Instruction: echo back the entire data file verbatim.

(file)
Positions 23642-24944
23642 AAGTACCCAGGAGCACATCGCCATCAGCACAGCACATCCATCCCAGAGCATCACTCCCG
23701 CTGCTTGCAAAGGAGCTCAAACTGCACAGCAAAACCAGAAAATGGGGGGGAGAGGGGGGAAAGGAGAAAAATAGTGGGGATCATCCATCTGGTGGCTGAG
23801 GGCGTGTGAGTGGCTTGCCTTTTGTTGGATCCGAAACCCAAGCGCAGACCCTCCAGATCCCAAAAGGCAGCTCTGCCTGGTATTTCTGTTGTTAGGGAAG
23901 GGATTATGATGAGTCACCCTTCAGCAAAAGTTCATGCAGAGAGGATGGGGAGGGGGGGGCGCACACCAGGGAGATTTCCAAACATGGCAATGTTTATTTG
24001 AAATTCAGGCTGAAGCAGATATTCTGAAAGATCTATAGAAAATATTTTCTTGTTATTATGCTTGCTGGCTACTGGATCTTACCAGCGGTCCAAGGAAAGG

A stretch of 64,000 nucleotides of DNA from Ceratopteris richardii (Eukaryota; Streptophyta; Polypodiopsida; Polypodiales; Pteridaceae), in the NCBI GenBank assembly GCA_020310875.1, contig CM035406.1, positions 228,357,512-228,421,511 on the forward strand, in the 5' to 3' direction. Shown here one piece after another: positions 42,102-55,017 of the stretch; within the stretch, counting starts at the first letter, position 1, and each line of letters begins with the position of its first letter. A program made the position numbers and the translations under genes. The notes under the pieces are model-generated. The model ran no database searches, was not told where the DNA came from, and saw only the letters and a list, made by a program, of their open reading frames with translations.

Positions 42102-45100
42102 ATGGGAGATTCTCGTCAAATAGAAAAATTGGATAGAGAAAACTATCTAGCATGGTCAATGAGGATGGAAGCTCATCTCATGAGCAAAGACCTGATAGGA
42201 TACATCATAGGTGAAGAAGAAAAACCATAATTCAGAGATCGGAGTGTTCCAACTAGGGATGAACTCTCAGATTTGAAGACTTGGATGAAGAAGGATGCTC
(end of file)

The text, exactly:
Positions 23642-24944
23642 AAGTACCCAGGAGCACATCGCCATCAGCACAGCACATCCATCCCAGAGCATCACTCCCG
23701 CTGCTTGCAAAGGAGCTCAAACTGCACAGCAAAACCAGAAAATGGGGGGGAGAGGGGGGAAAGGAGAAAAATAGTGGGGATCATCCATCTGGTGGCTGAG
23801 GGCGTGTGAGTGGCTTGCCTTTTGTTGGATCCGAAACCCAAGCGCAGACCCTCCAGATCCCAAAAGGCAGCTCTGCCTGGTATTTCTGTTGTTAGGGAAG
23901 GGATTATGATGAGTCACCCTTCAGCAAAAGTTCATGCAGAGAGGATGGGGAGGGGGGGGCGCACACCAGGGAGATTTCCAAACATGGCAATGTTTATTTG
24001 AAATTCAGGCTGAAGCAGATATTCTGAAAGATCTATAGAAAATATTTTCTTGTTATTATGCTTGCTGGCTACTGGATCTTACCAGCGGTCCAAGGAAAGG

A stretch of 64,000 nucleotides of DNA from Ceratopteris richardii (Eukaryota; Streptophyta; Polypodiopsida; Polypodiales; Pteridaceae), in the NCBI GenBank assembly GCA_020310875.1, contig CM035406.1, positions 228,357,512-228,421,511 on the forward strand, in the 5' to 3' direction. Shown here one piece after another: positions 42,102-55,017 of the stretch; within the stretch, counting starts at the first letter, position 1, and each line of letters begins with the position of its first letter. A program made the position numbers and the translations under genes. The notes under the pieces are model-generated. The model ran no database searches, was not told where the DNA came from, and saw only the letters and a list, made by a program, of their open reading frames with translations.

Positions 42102-45100
42102 ATGGGAGATTCTCGTCAAATAGAAAAATTGGATAGAGAAAACTATCTAGCATGGTCAATGAGGATGGAAGCTCATCTCATGAGCAAAGACCTGATAGGA
42201 TACATCATAGGTGAAGAAGAAAAACCATAATTCAGAGATCGGAGTGTTCCAACTAGGGATGAACTCTCAGATTTGAAGACTTGGATGAAGAAGGATGCTC